every recursive pattern, an action is performed on every
element of a list.
The basic pattern is:
cons, with the results of acting on the rest.
Here is an example:
(defun square-each (numbers-list) "Square each of a NUMBERS LIST, recursively." (if (not numbers-list) ; do-again-test nil (cons (* (car numbers-list) (car numbers-list)) (square-each (cdr numbers-list))))) ; next-step-expression
(square-each '(1 2 3)) ⇒ (1 4 9)
numbers-list is empty, do nothing. But if it has content,
construct a list combining the square of the first number in the list
with the result of the recursive call.
(The example follows the pattern exactly:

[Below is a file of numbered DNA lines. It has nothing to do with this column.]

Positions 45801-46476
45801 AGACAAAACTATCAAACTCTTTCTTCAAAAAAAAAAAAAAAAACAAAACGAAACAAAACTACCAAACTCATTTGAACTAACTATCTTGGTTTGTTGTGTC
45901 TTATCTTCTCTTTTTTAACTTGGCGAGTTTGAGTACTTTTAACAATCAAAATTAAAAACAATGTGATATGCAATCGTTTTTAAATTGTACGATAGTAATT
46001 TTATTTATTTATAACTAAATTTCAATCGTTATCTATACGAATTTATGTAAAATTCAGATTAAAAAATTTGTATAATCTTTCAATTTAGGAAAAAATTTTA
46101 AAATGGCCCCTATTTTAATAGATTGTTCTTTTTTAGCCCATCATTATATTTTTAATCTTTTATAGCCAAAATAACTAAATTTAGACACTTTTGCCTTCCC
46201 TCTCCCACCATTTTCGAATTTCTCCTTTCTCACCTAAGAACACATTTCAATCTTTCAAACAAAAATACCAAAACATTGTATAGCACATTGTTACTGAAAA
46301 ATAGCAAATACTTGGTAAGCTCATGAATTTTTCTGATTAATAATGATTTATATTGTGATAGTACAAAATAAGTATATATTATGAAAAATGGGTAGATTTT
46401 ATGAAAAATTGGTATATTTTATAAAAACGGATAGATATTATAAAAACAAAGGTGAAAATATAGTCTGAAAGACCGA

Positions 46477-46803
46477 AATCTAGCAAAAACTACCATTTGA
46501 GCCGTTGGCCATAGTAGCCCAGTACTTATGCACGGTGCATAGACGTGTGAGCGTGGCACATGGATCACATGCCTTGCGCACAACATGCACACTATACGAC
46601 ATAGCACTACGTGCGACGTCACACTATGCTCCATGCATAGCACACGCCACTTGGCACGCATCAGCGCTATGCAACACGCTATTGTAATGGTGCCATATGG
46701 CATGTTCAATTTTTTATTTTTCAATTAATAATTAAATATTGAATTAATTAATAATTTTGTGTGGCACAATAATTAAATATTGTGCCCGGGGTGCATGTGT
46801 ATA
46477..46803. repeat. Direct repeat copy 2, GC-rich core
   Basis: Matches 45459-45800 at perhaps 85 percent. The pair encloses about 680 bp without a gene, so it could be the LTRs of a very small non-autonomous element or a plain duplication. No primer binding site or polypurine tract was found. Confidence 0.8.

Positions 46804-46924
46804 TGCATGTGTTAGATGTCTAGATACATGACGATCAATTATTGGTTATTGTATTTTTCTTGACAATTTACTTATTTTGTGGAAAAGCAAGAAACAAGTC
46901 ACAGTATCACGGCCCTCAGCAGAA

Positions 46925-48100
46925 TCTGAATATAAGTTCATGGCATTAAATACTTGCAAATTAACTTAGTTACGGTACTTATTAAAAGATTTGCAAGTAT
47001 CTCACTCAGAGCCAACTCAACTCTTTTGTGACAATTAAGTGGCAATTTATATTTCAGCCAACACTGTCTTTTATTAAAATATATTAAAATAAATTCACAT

nil is returned if
the numbers’ list is empty. In practice, you would write the
conditional so it carries out the action when the numbers’ list is not
print-elements-recursively function (see Recursion with a List) is another example of an
pattern, except in this case, rather than bring the results together
cons, we print each element of output.
print-elements-recursively function looks like this:
(setq animals '(gazelle giraffe lion tiger))
(defun print-elements-recursively (list) "Print each element of LIST on a line of its own. Uses recursion." (when list ; do-again-test (print (car list)) ; body (print-elements-recursively ; recursive call (cdr list)))) ; next-step-expression (print-elements-recursively animals)
The pattern for